Where is ako; where is uche? They are either on vacation or have taken to their heels. I thought that humans were thinking creatures, that thinking separates them from animals! Lower animals should forgive me. Not all of you are “lower”? after all. In some contexts (especially higher institutions where things are upside-down, have you not noticed that while dogs and goats get out of the way when vehicles are approaching), book people don’t! They are too big to keep safe! They have to demonstrate their “bigness” (of people who are learning a lot from the books) by refusing to leave the road! And I still ask: where is ako; where is uche?


There are other strange situations one can cite. All to show that akonauche agbaala oso (has taken to its heels) in the affairs of humans and/or is fast dwindling in some contexts on this planet. Where, my sister, my brother, is ako; where is uche?

Monday, November 12, 2018

Something Standing Beside Something

By

Obododimma Oha

The Igbo use the proverb, Ihe kwuru, ihe akwuso ya (literally, “Something stands beside something"). That something that stands beside it is its complement, as well as its alternative. There are always other alternatives, other routes. If there are no alternatives, there is a problem. We are left with no option and must accept or deal with what is available. That zero-option is an example of absolute tyranny, and when it is introduced in discourse, you can be sure that silence would result. Since people are not allowed to look at the issue from other angles, the only thing for them is to follow what they object to, what they cannot in their right senses accept, or to keep quiet and continue to gnash their teeth! In that case, you can see that silence is not always golden, not always an assurance that the silent person does not want to talk.

Is it not interesting that that thing standing beside something is not just an antagonist? As an option, an alternative, it is its replacement. But it is not quite reasonable to think of a replacement as an erasure, complete removal, obliteration, of the other. That thing standing beside that thing is that thing in a fuller sense; it is its complementation. That thing is always incomplete without that thing standing beside it. That thing standing beside it is necessary to its existence, even for the clarity of what it really is or stands for. Semanticists tell us that contrast of pairs enables the realization of the meaning of words. If there is no death, I doubt that you would more clearly understand what life is. A contrast is tied up with the ontology of things, even ideas. A contrast is needed to complete the sense.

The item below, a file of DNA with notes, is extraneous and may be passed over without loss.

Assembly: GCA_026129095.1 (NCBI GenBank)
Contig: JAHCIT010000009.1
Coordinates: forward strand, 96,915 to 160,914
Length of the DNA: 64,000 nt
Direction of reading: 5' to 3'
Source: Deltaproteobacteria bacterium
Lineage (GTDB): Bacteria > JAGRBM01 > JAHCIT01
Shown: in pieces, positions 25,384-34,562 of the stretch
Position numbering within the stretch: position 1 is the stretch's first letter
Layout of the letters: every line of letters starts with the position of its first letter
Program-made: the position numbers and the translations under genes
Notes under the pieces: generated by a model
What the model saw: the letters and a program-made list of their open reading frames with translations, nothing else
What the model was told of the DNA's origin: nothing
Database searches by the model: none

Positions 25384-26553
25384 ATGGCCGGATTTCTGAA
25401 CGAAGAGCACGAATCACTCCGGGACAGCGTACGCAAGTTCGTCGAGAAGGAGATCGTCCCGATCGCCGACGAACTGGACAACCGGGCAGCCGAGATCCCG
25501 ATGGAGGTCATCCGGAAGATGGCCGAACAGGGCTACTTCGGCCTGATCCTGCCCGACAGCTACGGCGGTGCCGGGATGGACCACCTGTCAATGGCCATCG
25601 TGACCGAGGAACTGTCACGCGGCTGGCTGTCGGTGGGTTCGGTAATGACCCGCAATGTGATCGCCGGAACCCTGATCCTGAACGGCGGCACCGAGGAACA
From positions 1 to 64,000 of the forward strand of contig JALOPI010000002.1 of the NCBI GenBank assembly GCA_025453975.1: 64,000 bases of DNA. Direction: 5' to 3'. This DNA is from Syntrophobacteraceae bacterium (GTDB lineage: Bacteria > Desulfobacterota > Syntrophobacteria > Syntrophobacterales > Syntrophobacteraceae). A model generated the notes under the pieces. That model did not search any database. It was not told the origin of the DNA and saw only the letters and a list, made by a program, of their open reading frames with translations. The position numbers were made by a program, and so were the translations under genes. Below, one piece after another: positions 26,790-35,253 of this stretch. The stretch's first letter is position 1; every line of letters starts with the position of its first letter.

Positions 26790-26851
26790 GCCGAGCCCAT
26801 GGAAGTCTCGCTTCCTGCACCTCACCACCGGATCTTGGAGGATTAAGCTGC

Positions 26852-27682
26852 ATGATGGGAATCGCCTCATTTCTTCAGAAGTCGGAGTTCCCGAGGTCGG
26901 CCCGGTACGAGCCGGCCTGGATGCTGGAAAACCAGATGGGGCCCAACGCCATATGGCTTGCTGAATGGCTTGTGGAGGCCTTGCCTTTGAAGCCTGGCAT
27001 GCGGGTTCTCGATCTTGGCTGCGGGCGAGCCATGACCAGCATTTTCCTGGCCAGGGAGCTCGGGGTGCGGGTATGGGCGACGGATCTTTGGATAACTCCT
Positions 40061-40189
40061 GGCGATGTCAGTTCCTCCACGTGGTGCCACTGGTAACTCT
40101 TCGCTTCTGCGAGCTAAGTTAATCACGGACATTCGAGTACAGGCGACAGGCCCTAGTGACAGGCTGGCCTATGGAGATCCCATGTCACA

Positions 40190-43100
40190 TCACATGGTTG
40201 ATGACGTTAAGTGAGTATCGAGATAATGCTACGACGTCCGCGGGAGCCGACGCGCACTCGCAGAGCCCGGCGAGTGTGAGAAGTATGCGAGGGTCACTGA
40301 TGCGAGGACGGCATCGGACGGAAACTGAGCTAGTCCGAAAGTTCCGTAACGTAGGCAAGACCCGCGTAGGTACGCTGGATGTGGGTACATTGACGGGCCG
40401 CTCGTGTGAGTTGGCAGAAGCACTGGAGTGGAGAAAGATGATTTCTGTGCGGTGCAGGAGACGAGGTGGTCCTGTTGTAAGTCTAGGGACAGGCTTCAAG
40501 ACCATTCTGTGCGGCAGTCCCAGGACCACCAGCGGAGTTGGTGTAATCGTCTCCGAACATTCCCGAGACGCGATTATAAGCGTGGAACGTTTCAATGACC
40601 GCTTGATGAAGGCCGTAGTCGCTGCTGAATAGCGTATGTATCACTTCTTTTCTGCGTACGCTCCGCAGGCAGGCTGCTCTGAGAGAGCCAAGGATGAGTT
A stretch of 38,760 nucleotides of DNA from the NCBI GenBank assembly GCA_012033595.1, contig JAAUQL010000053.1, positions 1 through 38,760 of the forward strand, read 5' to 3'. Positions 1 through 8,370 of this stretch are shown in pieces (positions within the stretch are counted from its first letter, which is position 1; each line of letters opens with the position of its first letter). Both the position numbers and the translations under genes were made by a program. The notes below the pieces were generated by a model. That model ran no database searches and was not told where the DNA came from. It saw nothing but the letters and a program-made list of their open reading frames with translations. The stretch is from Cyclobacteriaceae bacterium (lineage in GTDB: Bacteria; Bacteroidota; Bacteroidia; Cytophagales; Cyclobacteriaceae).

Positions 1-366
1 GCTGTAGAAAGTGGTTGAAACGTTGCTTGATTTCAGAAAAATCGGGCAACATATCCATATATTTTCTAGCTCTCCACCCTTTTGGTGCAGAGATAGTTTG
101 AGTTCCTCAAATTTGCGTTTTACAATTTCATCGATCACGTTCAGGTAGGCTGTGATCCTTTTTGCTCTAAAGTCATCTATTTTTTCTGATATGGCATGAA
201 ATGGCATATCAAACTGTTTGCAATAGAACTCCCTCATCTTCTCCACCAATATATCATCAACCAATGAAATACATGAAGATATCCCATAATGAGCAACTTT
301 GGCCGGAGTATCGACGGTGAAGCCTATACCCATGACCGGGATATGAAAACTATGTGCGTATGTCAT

Ihe kwuru, ihe akwuso ya! If one thing does not want us to understand it and to scrutinize it, it should not come forward at all. It should not stand. Even when something sits, another thing is sitting beside it. That thing standing or sitting beside something helps us to think beyond the thing just standing or sitting. The besideness is sought by a people that wish to think deeply, not a people for whom others do the thinking.

Man standing beside woman;

Life standing beside death;

Approach standing beside retreat;

Night standing beside day;

Speaking standing beside Listening;

And so on.

Even when one type of speaking stands, another stands beside it. Same for one type of listening and one type of writing! Ihe kwuru, o si ihe ozo ka o kwuso ya (When one thing stands, it implores another to stand beside it). You see; we are giving other permutations to the proverb. What stands implicitly invites a besideness. Besideness clarifies it; activates it!

That is to say that things do not just stand; they ask for otherness, for besideness. Things standing are terribly alone and desire companionship.

This issue of things standing beside things is in agreement with the Igbo thinking that a naghi ano otu nga elele mmanwu (One does not watch a masked performance from only one angle). In the first place, it is even impossible to watch a performance that involves chasing and running about, witnessing this or that fantastic display or skill, this or that narrative of narratives happening once in a while, just from one spot! One rooted at a spot in such a performance is either under an influence of charms, or does not understand the performance.